Language should be used not to please the ears, but to shatter the silence and pluralize voices and narratives.On October 17, the Editorial Board of the Daily Princetonian wrote a piece arguing that events hosted by the Women*s Center should be more accommodating of politically conservative students.
This is a very exciting time to be a Princetonian. Over the course of the past few semesters, we have seen active discussions on race and racism on campus, movements to make the campus more inclusive and supportive of students of all identities and backgrounds, and effortsto make pressing issues such as mental health more visible. Most importantly, studentshavebecome increasingly involved inthedecision-making processes of the University, and whenissuesthat they don't have a direct voice in arise,they demand the right to help make thedecisions that will impact their lives and lives of many others on this campus.
Humanistic imagination is crucial in forging a public culture that enables respectful discourse to bridge the increasingly polarized society, University President Christopher Eisgruber ’83 said at the University’s 269th Commencement on Tuesday. Noting how the American society has become more and more polarizing over the past years, Eisgruber said that the University’s residential liberal arts education can forge discussions about ideas that can bind people together and allow students to connect with one another as fellow human beings despite their difference. Referring to the recent campus dialogues on diversity and inclusion, Eisgruber noted that for the University community to collectively decide about its future, it is crucial to understand each other.“Understanding one another requires, among other things, finding new ways to comprehend the history that has affected, and continues to affect, different groups and individuals in different ways,” he said. He noted how the musical “Hamilton” provides inspirational narrative of America that transcends the political line, explaining that imagination and creative construction can allow us to claim our pasts in new ways. “The world that awaits you will sometimes be frustrating and difficult, but it is a world that needs your talents, your citizenship and your engagement,” he added. Valedictorian Cameron Platt ’16, an English major, reflected on the importance of speech and conversation. Noting that she is less interested in the freedom of speech than in what people decide to do with that freedom, Platt praised her classmates who have “stood up, spoken out and declared that no one should have to suffer under the silence that is so often the burden of a marginalized identity” throughout the year. Platt noted how speech can heal the “aches of the silences” through the story of her grandfather who died of AIDS before she was born and whose story was silenced until recently.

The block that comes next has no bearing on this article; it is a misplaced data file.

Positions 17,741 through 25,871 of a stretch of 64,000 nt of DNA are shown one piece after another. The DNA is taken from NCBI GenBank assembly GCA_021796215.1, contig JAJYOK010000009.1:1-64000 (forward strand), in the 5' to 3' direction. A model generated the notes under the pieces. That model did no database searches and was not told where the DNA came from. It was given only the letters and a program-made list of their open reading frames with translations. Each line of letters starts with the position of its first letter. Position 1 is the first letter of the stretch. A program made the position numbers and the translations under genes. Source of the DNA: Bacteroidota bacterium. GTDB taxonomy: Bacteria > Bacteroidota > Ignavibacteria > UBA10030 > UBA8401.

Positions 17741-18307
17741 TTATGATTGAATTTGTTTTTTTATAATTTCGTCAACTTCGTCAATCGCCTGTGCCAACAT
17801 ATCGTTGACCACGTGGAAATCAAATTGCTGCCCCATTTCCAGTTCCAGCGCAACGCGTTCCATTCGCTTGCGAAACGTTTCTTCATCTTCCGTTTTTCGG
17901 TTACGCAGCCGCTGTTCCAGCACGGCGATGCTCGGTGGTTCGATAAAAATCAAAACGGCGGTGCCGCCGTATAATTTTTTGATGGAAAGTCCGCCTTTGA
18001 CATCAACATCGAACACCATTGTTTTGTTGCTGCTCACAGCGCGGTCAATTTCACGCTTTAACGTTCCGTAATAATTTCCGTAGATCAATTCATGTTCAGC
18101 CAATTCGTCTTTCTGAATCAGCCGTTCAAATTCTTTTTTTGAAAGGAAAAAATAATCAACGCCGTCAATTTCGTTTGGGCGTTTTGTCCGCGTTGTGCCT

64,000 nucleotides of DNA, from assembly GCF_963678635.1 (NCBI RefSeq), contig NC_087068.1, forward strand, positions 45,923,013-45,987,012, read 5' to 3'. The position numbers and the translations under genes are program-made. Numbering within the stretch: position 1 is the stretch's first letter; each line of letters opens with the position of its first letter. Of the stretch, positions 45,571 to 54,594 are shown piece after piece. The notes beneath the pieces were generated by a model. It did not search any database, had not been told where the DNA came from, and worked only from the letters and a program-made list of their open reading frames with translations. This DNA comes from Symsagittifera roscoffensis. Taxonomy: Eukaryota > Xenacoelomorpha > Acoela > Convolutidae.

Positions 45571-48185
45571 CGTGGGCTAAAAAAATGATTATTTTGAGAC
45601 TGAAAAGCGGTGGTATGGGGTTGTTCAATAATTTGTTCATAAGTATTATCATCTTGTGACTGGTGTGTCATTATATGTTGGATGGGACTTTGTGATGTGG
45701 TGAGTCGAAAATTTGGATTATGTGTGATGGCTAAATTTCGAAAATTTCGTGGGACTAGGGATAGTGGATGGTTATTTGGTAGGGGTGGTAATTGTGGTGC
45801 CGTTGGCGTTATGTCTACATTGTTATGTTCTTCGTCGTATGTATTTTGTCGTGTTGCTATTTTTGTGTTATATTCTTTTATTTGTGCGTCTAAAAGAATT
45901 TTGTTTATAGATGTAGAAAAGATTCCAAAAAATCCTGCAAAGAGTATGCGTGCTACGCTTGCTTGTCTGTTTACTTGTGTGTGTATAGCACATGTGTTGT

With the start of the new semester, the Daily Princetonian’s 140th managing board officially began its tenure. Since 1867, The Daily Princetonian has been the paper of record on this campus, and without the support from the larger Princeton community we couldn’t have done it for last 139 years.